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LCB, Issue #020 --, Leave Trails of Destruction With a Rampaging King
January 01, 2013
Rampaging King in a Reign of Terror
Lapoc Chess Board, Issue #020 -- Leave a Trail of Destruction With Your Rampaging King
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Last month we concentrated on Knight endgames. The Knight proved himself a tricky customer. He likes closed positions with lots of pawn chains to hop, skip and jump through. These same pawn chains can neutralize the long range powers of some of the other pieces.
In such endgames, stronger units can come out the wrong side of a bruising encounter with a wild horse or two. We saw three games involving some of the very best masters. These games showcase the abilities of the Four Horsemen in fine style.
This month we move our attention from Knight to King. A lot of talk around the King involves ideas to protect him from attack. However in the endgame he becomes a powerful attacking unit and is usually an absolutely necessary part of a winning endgame. We will look at some grandmaster games demonstrating the importance of a King on the front foot compared to a King found hanging back.
The King who wins the race to the coal face of the battle is often the ultimately successful one. We will finish up this month's look at the benefits of aggressive King play by looking at the middlegame King Walk.
Trail of Destruction by Rampaging Kings
Your King is a Fighting Piece
As the game reaches it's conclusion, the Kings are drawn into the battle. They can now roam the board in safety with most of the heavy artillery removed from the game. In fact it is an imperative that the King becomes a central player in the fight.
He may join his remaining comrades, perhaps a rook, in a mating net. Alternatively, if neither side still has enough pieces to put together a mating attack, it becomes a battle to promote the first pawn. This would clearly swing the result in the successful side's favor.
We are generally concerned with the endgame right now. But for completeness on this theme we will show two striking examples of aggressive King play in the middlegame. It's remarkable to see a King marching boldly up the board through territory heavily populated by enemy forces to help force a mate. These two games are intended to illustrate that it is not always necessary to wrap your monarch up in cotton wool. He can be one tough hombre.
Zukertort - Blackburne
We start with a game that is now 125 years old. It was played in London between Johannes Zukertort of Germany and Joseph Henry Blackburne of Britain. Zukertort had lost the first World Championship to William Steinitz the previous year. Blackburne was British Champion and a World Top 10 player.
As they reached move 30, the German was a pawn down. But that wasn't Zukertort's biggest problem. Blackburne's King was within touching distance of the center. The White King on the other hand was marooned on his home rank.
This was the deciding factor in this 1887 game as Black was effectively a piece up. His King continued to advance and the White pieces got tied down defending their embarressed King. With a powerful passed pawn also at Black's disposal, material concessions swiftly followed and White threw in the towel.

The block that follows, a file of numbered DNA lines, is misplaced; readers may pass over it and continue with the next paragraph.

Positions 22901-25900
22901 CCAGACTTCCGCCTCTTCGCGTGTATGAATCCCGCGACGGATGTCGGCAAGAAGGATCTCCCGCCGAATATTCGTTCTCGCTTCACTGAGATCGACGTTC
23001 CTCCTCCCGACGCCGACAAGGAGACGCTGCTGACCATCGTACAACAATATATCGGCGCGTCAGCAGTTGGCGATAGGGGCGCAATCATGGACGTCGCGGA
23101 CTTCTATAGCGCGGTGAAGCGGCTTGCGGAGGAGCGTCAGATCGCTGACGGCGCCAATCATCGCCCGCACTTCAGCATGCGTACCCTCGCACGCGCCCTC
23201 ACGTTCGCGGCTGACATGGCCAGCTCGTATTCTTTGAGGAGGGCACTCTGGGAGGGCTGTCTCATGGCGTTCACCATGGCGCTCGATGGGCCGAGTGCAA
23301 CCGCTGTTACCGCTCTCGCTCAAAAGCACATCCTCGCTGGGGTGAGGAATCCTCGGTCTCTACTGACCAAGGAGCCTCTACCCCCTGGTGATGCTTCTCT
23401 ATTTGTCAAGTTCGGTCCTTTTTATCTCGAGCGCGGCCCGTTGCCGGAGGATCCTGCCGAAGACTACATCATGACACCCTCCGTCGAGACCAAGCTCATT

Rubinstein - Tartakower
Akiba Rubinstein meets Saviely Tartakower in a Polish derby in Marianbad, modern Czech Republic in 1925. A Bishop and Rook vs Bishop and Rook endgame emerges from the lively opening and middlegame exchanges.
Rubinstein (White) finds himself up a pawn and what's more it is a passer. It will be difficult to push it all the way to Black's home rank. The Black Rook and Bishop are equal to anything their opposite numbers can throw at the position.
The outcome will rest on which King can reach the battle first to tilt matters in the favor of his side. The White King races out of the blocks and easily beats his counterpart to the coal face. The end is swift as three pieces easily overpower two.
Tal - Lisitsin
Latvian Mikhail Tal came up against Russian Georgy Lisitsin in this 1956 clash. The game was played in the Russian's home city of Leningrad. The Magician of Riga needed a King on the warpath to secure the win.
The Royal Charge began on Tal's (White's) 25th move. Black was a pawn up but his pawn structure was compromised. Both sides had a Rook, Knight and Bishop that could cover each other's every move. White needed a flexible unit that could move around the center and mop up the weak pawns. The King was the ideal candidate.
Once again the King that got to the center first would be the one to seize the day. Black allowed his King to remain at home, a mere spectator. Within a couple of moves the White King was ruling the center and the outcome was clear. The pawns began to tumble and White went from a pawn down to a pawn up, two of them outside passers! Game over.
King Walk in the Middlegame
Even though we're mainly looking at the endgame right now it's no harm to look at this theme being played out in the middlegame. Bravado from the King is one thing in the endgame when most of the heavys have been taken out. Getting sure of himself in the middlegame is quite another surely!
Let's just reinforce the idea that the King has an offensive side to his game just like any other piece. And how better to do that than show the leader charging out into battlefield filled with powerful and dangerous enemies to play a key role in the demise of his opposite number?
It's important to recognize that a middlegame King Walk isn't always or even often advisable. But every now and then the position will call for it. You just need to know when it's on and when it's not. Here are two fabulous examples of successful middlegame King Walks.
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